Former Presidents Clinton and Bush honor graduates of their Presidential Leadership Fellowship Program

Former Presidents Bill Clinton and George W. Bush were scheduled to appear last Thursday at 5 p.m. in the auditorium of the George W. Bush Presidential Center at Southern Methodist University. The purpose of their appearance was to recognize 58 graduates of the class of 2019 from the Presidential Leadership Scholars, an executive-style leadership program that Bush and Clinton launched five years ago.

The media types – journalists and TV cameramen – had been asked to report at 3 p.m. Thursday at the center’s indoor loading dock. There, we submitted to a “secret service sweep” and let a bomb-sniffing dog check our equipment. Next, the center’s communications staff led everyone through a maze of long hallways and into the auditorium.

Since there were about 90 minutes to kill before the ceremony started, I decided to take a look at some of the artwork on the walls in the center. The Presidential Leadership Scholars — 30 men and 28 women, more than half of whom are of color — chatted in small groups in the meeting space and center lobby. A few sat or stood under a huge painting of W. in the Oval Office with then-British Prime Minister Tony Blair, one of Bush’s key allies in pursuing the wars in Afghanistan and Iraq. The portrait of Mark Balma, titled “The Ties That Bind”, was commissioned for the center by Dallas real estate investor Harlan Crow.

On another wall not far away hung one of the former president’s own oil paintings. Titled “Homeland Security”, it depicted a group of cactus plants with sharp needles. On the other side, a giant painting called “The Dream Keeper”, by Daniel Blagg of Fort Worth, showed a man dressed in white using a garden hose to clean the colossal carved presidential heads from Mount Rushmore. Just around the corner was another work, “Big Ol’ Gang”, by Western artist Andy Thomas. It depicted a fun game of draw poker played by eight Republican presidents: Abraham Lincoln, Theodore Roosevelt, Dwight Eisenhower, Richard Nixon, Gerald Ford, Ronald Reagan, W. and his father, George HW Bush.

The auditorium itself looked substantial and plush, with red velvet seats and dim lighting and a polished wooden stage with several appropriately placed comfortable chairs. Several tasteful logos had been placed on the walls for the Presidential Leadership Scholars program, the goal of which, according to the Center, is to train the next generation of leaders “through the prism of the presidential experiences” of W., the eldest Bush, Clinton and Lyndon B. Johnson.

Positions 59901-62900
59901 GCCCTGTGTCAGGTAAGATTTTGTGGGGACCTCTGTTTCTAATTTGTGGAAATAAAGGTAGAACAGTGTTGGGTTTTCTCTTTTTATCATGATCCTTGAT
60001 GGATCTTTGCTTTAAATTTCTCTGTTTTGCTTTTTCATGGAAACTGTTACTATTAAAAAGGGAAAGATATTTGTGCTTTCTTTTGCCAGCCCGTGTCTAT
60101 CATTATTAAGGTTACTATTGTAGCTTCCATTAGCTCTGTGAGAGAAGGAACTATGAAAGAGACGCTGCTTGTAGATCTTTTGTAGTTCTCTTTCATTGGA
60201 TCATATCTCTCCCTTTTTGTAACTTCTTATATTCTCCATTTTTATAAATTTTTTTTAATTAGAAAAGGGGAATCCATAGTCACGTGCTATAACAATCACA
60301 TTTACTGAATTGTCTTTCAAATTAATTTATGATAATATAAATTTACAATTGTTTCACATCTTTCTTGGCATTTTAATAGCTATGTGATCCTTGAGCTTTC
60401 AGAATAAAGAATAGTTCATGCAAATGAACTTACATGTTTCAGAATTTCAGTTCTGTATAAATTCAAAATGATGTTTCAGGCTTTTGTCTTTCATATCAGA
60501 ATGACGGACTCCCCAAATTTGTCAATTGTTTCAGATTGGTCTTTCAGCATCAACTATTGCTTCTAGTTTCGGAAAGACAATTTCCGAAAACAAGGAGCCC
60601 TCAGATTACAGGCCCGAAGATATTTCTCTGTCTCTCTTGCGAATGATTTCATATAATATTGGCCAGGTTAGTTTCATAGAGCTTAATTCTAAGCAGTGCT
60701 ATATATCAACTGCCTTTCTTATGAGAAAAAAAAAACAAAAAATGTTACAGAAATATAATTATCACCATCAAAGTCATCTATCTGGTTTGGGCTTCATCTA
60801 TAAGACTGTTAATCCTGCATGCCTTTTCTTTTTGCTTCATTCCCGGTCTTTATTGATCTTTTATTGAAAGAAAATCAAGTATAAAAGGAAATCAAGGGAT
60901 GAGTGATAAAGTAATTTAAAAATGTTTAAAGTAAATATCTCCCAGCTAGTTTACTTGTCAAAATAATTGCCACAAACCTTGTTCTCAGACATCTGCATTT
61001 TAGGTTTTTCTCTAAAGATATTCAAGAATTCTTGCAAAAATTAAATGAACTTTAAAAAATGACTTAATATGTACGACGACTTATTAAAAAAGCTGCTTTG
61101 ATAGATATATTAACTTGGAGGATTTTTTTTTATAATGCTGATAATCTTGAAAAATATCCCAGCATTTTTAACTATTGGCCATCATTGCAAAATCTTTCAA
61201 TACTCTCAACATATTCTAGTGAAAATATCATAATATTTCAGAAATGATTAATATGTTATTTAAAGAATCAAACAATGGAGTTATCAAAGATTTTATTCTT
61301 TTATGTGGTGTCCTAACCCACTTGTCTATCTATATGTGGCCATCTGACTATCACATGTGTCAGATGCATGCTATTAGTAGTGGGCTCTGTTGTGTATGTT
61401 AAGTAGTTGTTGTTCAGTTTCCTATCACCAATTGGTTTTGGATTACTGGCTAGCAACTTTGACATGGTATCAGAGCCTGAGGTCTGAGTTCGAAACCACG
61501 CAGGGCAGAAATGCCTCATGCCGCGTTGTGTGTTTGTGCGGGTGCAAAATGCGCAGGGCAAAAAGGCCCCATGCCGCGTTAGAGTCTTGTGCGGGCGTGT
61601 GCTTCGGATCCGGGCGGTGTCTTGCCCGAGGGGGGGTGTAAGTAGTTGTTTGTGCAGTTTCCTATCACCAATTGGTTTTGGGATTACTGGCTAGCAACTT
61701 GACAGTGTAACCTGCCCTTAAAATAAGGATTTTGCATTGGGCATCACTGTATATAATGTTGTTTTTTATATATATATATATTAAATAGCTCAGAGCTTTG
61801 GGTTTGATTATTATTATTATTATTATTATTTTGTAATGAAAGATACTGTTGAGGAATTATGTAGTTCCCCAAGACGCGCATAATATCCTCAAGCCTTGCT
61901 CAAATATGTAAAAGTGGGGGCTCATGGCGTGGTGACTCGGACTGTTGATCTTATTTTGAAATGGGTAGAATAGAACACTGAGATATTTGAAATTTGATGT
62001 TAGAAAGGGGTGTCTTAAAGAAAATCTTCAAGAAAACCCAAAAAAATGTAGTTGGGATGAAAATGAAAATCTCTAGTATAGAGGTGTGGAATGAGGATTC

Each year since 2015, approximately 60 “mid-career professionals” from business, government, the military, and the nonprofit sector have been selected to participate in the program, which offers approximately 20 days of instruction on place and requires a -month commitment. After an introductory session in Washington, D.C., in February, this year’s class spent three days at the George HW Bush Center in College Station (March 7-9), the William J. Clinton Presidential Center in Little Rock, Arkansas (April 4-6), the Bush Center at SMU (May 9-11), and the Lyndon B. Johnson Presidential Center in Austin (June 6-8), ahead of last week’s graduation ceremony in Dallas.

During the various sessions, according to the Center, the 2019 Fellows learned visioning and communication, decision-making, persuasion and influence, and strategic partnerships from people like W.’s brother, Neil Bush. , retired General Wesley Clark, former Secretary of State Madeline Albright, LBJ’s daughter Luci Baines Johnson, and W. and Clinton themselves.

“The country is full of decent and compassionate citizens who are ready to serve.” —former President George W. Bush